If you want a firewire based interface, I think you'll need the USB-to-firewire adapter for the Retina MacBookPro (it doesn't have built in firewire, is that correct?).

    If I was looking for a firewire-based interface, I might be considering this one:

    Finding a good mic is a journey in itself. Beyond this forum, you might also do some searching at

    One of the "sleeper" mics out there is the MCA "SP1":
    I don't have one, but others who do (including folks over at suggest it offers performance that far excels any other mic in its price range. And it can be modified to make it sound very much like a high-end Nuemann....
  14. DCBass macrumors 6502

    Jan 23, 2004
    Washington, DC
    Zoom H4n?

    Another audio newbie here, but would the Zoom H4n suffice for a USB audio interface/mic preamp?

    Looks like it can do both, and the OP would only have to add a mic or a 1/4" to XLR cable/adapter.

    I have no idea how well this would work, or how high quality any recordings would be compared to other options in this price range. I would be interested in hearing any comments about this.


  15. Fishrrman macrumors G5


    Feb 20, 2009
    "Another audio newbie here, but would the Zoom H4n suffice for a USB audio interface/mic preamp?"

    Yes, the H4n can work as an interface.

    One thing to be aware of (and it may or may not make a difference to you) is that when using the H4n as a USB interface, I believe you are limited to 16-bit resolution.

    Nothing particularly wrong with that, although I sense most folks these days try to record at 24 bits for the extra "headroom" it provides for "after tracking" tweeking.
  16. TheRdungeon macrumors 6502

    Jul 21, 2011
    This, just start out with basic as hell gear and you get some brilliant sounds you'd never get when using decent stuff. Go to better equipment down the track but yeah some of the best sounds happen by accident
  17. fastlanephil macrumors 65816


    Nov 17, 2007
    You might want to start with GarageBand for just recording vocals and a guitar and then move up to Logic 9 later. You can bring your GB projects into Logic 9.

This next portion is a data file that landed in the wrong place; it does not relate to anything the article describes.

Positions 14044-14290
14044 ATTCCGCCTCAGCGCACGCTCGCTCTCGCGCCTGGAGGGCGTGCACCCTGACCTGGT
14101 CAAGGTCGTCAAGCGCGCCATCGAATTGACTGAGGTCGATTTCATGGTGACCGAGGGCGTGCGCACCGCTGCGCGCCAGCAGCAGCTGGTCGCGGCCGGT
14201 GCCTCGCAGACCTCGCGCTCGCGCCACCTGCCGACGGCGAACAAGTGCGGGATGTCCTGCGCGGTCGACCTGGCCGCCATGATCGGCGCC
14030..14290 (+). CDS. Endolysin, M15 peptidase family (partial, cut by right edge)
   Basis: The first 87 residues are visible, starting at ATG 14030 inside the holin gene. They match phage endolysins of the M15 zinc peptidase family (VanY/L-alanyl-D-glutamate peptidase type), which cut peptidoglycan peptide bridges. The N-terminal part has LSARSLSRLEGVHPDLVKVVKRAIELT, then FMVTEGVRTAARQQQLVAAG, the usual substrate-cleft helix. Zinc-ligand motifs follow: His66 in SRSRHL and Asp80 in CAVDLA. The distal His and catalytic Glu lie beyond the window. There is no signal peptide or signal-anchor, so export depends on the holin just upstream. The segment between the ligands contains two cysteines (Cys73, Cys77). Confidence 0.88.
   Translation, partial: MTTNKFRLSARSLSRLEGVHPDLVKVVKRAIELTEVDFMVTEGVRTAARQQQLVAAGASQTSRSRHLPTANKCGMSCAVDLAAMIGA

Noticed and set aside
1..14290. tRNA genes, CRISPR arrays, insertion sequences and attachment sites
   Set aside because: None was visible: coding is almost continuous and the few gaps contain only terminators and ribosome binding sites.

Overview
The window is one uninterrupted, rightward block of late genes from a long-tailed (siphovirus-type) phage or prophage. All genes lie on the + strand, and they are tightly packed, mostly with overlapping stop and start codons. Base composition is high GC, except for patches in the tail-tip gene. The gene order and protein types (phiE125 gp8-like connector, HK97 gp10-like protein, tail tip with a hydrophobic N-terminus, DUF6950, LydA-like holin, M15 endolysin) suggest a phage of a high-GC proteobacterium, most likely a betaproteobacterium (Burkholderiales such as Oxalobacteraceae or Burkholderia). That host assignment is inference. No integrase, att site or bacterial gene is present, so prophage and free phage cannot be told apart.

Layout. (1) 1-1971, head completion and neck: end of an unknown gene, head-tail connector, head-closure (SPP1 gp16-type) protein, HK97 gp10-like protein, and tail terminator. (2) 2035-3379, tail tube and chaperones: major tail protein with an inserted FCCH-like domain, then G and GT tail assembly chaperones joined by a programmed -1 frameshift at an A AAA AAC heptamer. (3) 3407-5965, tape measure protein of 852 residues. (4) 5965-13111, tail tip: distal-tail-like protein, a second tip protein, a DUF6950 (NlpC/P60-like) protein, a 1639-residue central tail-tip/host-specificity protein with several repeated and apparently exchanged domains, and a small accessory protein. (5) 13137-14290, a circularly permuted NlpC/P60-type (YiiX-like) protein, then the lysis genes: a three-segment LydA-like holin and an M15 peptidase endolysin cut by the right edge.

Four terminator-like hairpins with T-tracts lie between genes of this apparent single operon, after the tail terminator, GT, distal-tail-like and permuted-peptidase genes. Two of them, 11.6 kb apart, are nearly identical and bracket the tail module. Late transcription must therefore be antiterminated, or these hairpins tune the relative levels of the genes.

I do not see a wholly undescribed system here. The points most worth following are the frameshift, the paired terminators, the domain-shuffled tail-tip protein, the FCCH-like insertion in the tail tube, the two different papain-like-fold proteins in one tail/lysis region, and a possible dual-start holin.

18. bwhli macrumors 6502a


    Jan 9, 2012
    Boston, MA
    If you're only doing basic vocal and guitar stuff, you won't need too many channels. I'd suggest getting a Focusrite 2i2, a MXL V67G, and a SM57.
  19. Djtrackie macrumors member

    Mar 16, 2012
    Hey, FYI I use a macbook for a little home studio too.

    I use:

    1.) 2011 Macbook Pro connected to a 27" Cinema display
    2.) WD Firewire 6TB external HDD via firewire in Raid 1 mode for data safety/redundancy.
    3.) Focusrite 2i2 sound card (has two inputs, should enough for your application, unless you're multitracking bands and multiple inputs). I highly recommend this card if you're on a budget. If you want something even better I would go with Apogee DUET or Focusrite Forte. I really like the Focusrite because it's class compliant. NO drivers necessary. Ive seen too many problems with other brands (lexicon, tascam, Maudio)
    4.) Logic Pro and Ableton
    5.) Event studio monitors (though nowadays I would recommended Yamaha HS80m's, JBL LSR series or KRK rockits).


    wanted to add, that depending on your sound card you need the right cable.

    So if it's with the Focusrite, you need a 1/4" to 1/4" or 1/4" to XLR. Either will work. That's assuming you have an electric guitar.

    If you use an acoustic guitar, you need a mic. Get a condensor mic. Even the 100-200 dollar ones nowadays sound excellent. Almost all modern audio interfaces will have the 48v phantom power to run a condensor mic.
  20. neodrew macrumors newbie

    Nov 5, 2012
    Dallas, TX
    This. Excellent equipment that falls within your budget. Should be very simple to set up and start using right away. There's a learning curve with Logic, but there are a LOT of great tutorial videos on line that can get you pointed in the right direction